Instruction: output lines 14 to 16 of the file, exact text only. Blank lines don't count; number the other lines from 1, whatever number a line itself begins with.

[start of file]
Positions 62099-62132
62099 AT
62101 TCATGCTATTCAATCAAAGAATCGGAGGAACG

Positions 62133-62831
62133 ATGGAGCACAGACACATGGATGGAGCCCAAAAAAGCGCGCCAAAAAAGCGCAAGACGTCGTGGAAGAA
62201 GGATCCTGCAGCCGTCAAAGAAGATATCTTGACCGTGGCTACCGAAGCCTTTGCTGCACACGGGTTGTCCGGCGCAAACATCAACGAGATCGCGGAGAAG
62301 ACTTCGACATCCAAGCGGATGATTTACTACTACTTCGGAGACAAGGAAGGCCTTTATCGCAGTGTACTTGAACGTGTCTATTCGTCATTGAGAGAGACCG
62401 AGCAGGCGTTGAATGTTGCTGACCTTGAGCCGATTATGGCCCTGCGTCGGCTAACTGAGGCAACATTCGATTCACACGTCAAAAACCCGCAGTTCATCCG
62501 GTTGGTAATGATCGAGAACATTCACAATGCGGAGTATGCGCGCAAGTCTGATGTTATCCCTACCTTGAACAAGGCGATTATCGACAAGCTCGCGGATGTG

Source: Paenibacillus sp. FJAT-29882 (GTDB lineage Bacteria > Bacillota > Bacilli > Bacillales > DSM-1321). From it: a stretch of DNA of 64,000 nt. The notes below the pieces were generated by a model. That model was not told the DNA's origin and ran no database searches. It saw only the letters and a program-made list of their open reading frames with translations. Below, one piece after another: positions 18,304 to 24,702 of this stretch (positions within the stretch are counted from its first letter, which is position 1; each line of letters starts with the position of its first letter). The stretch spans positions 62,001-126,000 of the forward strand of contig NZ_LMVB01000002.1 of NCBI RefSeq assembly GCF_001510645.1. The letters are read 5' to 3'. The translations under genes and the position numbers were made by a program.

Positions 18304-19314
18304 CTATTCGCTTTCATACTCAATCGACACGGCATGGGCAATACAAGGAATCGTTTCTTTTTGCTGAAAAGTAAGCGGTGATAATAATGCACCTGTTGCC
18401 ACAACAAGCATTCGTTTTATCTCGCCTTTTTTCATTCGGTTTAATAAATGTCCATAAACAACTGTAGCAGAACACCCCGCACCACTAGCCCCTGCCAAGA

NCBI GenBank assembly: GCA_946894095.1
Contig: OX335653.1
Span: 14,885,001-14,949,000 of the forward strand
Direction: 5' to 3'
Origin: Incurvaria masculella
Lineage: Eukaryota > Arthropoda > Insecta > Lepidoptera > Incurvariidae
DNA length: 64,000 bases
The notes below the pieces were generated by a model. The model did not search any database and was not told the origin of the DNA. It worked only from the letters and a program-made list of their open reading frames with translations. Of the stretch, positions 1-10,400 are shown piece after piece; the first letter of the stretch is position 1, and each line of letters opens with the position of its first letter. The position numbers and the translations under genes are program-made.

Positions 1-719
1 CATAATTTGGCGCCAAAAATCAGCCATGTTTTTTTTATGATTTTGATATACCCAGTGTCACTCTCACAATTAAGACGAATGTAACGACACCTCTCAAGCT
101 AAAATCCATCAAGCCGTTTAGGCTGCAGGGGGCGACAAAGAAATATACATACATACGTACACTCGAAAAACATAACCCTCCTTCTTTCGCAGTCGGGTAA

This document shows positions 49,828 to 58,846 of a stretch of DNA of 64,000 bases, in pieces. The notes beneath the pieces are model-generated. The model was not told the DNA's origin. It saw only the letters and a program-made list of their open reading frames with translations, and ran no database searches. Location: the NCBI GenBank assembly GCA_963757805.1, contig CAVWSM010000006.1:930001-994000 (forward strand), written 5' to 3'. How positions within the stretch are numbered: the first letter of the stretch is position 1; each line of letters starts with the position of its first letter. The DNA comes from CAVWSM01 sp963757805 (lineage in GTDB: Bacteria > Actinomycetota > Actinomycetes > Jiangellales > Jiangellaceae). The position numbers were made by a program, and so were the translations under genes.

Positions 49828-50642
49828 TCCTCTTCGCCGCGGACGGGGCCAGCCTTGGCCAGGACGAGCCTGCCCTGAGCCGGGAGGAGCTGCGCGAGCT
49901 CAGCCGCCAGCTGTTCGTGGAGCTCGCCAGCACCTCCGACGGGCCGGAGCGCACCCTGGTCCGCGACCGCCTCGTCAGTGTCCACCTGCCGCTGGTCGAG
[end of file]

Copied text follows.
NCBI GenBank assembly: GCA_946894095.1
Contig: OX335653.1
Span: 14,885,001-14,949,000 of the forward strand